As actors in a crisis-ridden political environment, Presidents Goodluck Jonathan and Muhammadu Buhari are not solely responsible for our present national problems. The PDP, the APC, or the two together, also do not bear exclusive blame for everything wrong with Nigeria today. They have their real and imagined shortcomings, of course, but they are also victims of generations of leaders and followers brought up on impunity, consumption and arbitrary use of state power.
The many powerful people whose interests differ from the national interest are partly responsible for the trajectory of the two presidents and of most past regimes and presidents. So let us first calmly admit that our crises have had long gestation. To fail to do so is to ignore history, particularly the essential elements of our own history, and replace it with hysteria. As my friend, Bishop Kukah, said during a recent joint television discussion programme, and during which I agreed completely with him: “The Nigerian nation has been run as a criminal enterprise for too long”.
We have been building a mansion on quicksand and with pillars of straw. The soil, quicksand as it is, is further infested with two species of ants, called presumption and nepotism. These ants, which feed exclusively on straw, have been nibbling away for decades. They have left us with a hollow and painted frame that conceals a lie. This lie has been on parade for decades. It is described as an architectural masterpiece by casual observers. An architectural masterpiece that is not designed to withstand the wind? Now that the whirlwind has come, and the elements are in their element, radical modifications (in design and material) have become necessary.
It is not right that a nation should be undergirded by untruth. It is also not right that a nation should be under a political economy of decay and corruption, warehoused and propagated by a business and political elite that lives in denial. When old lies are told afresh by those who know they are lying, a time comes when even the liars themselves won’t be sure whether they are lying anymore. Reason? Others would be repeating the same lies with great aplomb everywhere.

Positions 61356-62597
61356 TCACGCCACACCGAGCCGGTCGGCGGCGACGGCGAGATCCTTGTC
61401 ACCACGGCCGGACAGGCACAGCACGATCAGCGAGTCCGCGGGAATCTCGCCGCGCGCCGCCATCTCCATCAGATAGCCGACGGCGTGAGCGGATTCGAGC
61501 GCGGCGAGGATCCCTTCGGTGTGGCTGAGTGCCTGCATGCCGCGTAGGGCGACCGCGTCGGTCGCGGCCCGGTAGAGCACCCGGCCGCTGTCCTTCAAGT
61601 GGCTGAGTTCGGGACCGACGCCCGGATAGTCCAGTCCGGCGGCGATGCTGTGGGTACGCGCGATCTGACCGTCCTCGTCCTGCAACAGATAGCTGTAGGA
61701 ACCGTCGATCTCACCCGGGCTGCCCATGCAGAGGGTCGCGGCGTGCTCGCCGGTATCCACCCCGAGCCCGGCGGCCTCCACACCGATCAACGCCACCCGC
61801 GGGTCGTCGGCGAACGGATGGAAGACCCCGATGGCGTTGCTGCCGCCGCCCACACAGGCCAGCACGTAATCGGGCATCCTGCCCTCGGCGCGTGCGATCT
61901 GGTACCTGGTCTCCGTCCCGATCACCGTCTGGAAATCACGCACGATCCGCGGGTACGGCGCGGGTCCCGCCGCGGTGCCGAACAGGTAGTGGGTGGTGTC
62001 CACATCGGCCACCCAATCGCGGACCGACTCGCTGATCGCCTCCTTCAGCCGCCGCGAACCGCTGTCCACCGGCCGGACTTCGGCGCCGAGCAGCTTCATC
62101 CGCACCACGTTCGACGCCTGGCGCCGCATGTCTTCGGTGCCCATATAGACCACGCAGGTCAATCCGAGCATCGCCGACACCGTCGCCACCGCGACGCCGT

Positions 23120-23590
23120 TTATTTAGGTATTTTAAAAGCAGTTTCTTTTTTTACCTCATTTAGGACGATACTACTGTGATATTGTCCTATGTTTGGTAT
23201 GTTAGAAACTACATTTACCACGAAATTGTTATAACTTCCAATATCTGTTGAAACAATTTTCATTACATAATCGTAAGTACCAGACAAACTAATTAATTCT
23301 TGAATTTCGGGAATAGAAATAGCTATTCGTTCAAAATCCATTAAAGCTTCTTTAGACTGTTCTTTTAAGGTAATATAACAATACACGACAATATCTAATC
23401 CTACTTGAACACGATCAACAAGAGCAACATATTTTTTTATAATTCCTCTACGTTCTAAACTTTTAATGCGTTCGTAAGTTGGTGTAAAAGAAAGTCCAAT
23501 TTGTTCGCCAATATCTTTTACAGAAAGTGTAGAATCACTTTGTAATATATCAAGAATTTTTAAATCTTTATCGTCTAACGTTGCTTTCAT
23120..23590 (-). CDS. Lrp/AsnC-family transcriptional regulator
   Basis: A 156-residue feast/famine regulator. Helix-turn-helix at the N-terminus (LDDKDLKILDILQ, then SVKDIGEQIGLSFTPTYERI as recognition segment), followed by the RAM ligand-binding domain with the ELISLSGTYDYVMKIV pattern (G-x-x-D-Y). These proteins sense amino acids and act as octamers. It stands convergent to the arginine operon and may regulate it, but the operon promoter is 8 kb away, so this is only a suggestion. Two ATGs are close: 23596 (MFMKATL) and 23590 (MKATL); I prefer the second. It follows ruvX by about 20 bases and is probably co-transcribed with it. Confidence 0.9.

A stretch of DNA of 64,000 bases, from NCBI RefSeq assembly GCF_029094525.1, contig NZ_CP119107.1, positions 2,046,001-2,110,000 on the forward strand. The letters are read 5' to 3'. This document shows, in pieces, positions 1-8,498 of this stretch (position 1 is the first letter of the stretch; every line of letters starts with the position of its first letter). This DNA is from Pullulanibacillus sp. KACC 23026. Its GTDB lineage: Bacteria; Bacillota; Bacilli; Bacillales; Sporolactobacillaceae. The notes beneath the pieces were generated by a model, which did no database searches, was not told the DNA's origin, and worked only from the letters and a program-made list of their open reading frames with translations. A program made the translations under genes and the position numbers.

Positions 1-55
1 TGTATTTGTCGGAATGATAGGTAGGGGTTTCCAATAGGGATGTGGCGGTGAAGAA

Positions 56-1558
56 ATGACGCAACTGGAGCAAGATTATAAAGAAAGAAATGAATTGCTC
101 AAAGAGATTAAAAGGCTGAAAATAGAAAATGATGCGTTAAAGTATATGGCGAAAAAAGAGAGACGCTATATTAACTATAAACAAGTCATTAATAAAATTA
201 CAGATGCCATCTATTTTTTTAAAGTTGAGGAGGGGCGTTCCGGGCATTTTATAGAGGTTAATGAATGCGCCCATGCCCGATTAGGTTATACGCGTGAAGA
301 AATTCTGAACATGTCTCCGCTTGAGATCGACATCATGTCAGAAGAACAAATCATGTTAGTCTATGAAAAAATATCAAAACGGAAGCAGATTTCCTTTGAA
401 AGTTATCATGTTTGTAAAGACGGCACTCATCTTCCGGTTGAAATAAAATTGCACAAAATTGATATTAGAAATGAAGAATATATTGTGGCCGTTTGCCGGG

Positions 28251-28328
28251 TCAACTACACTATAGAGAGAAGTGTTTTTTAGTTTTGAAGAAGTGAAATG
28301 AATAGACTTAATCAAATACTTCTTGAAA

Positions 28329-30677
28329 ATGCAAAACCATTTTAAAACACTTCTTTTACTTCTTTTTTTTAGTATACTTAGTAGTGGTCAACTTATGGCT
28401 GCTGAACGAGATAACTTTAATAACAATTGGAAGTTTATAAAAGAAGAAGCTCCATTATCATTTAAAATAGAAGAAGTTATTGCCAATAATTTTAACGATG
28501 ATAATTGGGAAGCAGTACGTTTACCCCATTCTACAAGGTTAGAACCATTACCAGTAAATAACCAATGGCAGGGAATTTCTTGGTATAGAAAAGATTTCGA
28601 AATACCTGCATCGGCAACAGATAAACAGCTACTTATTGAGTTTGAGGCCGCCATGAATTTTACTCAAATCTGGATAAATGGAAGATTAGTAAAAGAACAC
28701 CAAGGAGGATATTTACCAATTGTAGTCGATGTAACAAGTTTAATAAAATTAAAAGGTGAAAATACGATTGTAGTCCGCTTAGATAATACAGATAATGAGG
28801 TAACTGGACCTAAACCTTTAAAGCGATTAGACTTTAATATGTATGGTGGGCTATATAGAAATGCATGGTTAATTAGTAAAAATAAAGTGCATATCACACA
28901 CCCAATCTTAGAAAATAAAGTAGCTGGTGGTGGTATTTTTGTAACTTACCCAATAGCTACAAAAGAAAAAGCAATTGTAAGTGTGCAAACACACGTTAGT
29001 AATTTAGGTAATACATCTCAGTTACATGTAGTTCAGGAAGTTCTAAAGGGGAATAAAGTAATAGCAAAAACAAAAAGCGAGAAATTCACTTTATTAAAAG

Now that we have brought up children who have seen shielded criminality as leadership, we have a nation wherein hiding under the instruments of state to violate natural justice, equity and good conscience makes you not guilty of any crime. Look at Nigeria today, 56 years after independence! The dominant motifs are (1) skewed values, (2) a flawed national psyche and (3) an aberrant leadership recruitment process. These motifs have given us several national ‘leadership pseudopodia’, or “false feet”.
Just as happens with Amoeba, the jelly-like microorganism that pops out part of its shapeless body in any direction it wants to move, Nigeria’s leadership pseudopodia (or new regimes with insular notions about nation building) usually spring new agenda, new national ideals and new aspirations on everyone without warning and without consultation. They have since replaced National Development Plans with limited regime goals, and often without plans or strategy. And it all vanishes without trace with the demise of each regime.
A major misdirection of the State and people occurred on January 15, 1966, when Major Chukwuma Kaduna Nzeogwu announced his military coup d’etat. That coup saw a junior officer issuing instructions to his superiors. It saw murder as an instrument for leadership recruitment and transformation. It saw an officer peremptorily informing the nation (by mere announcement about ‘Extraordinary Orders’) that all local administration in the country was now under the ‘local military commander’, who would mete out any punishment he ‘deemed appropriate’ to anyone who disobeyed him.
It left right and wrong in the hands of individuals of, sometimes, questionable antecedents. It violated Service Discipline and set new paradigms for the collapse of esprit de corps in the armed forces. It also created a dilemma in diplomatic circles, for which even Ambassador Jolaosho’s experience as a diplomat did not prepare him when the Germans asked: “Why did your people kill your prime Minister, instead of voting him out of office”?
That coup sidetracked the existing crop of leaders and their ‘replacement generation’. A generation groomed along ideological lines in leadership recruitment stagnated for 12 years, until 1979. The trio of Zik, Awo and Aminu Kano, who would since given way to the likes of Tafawa Balewa, Michael Okpara, Bola Ige and others before 1979, turned up as presidential candidates, because of the 1966 coup. This created the backlog of two generations of leaders that we are still unable to deal with today. The average age of party youth leaders, the National Association of Nigerian Students (NANS) and the Nigerian Youth Movement (NYM) says it all.
The Nzeogwu coup was ushered in by a series of murders. It laid the foundations for subsequent murders and abominations. It set the tone for the eventual replacement of professional military service and responsible national leadership with personal and ethnocentric desires, misuse of office and titles, political illiteracy and petulant idealism and exuberance. Everything forbidden by our traditional values the popular religions eventually became normal.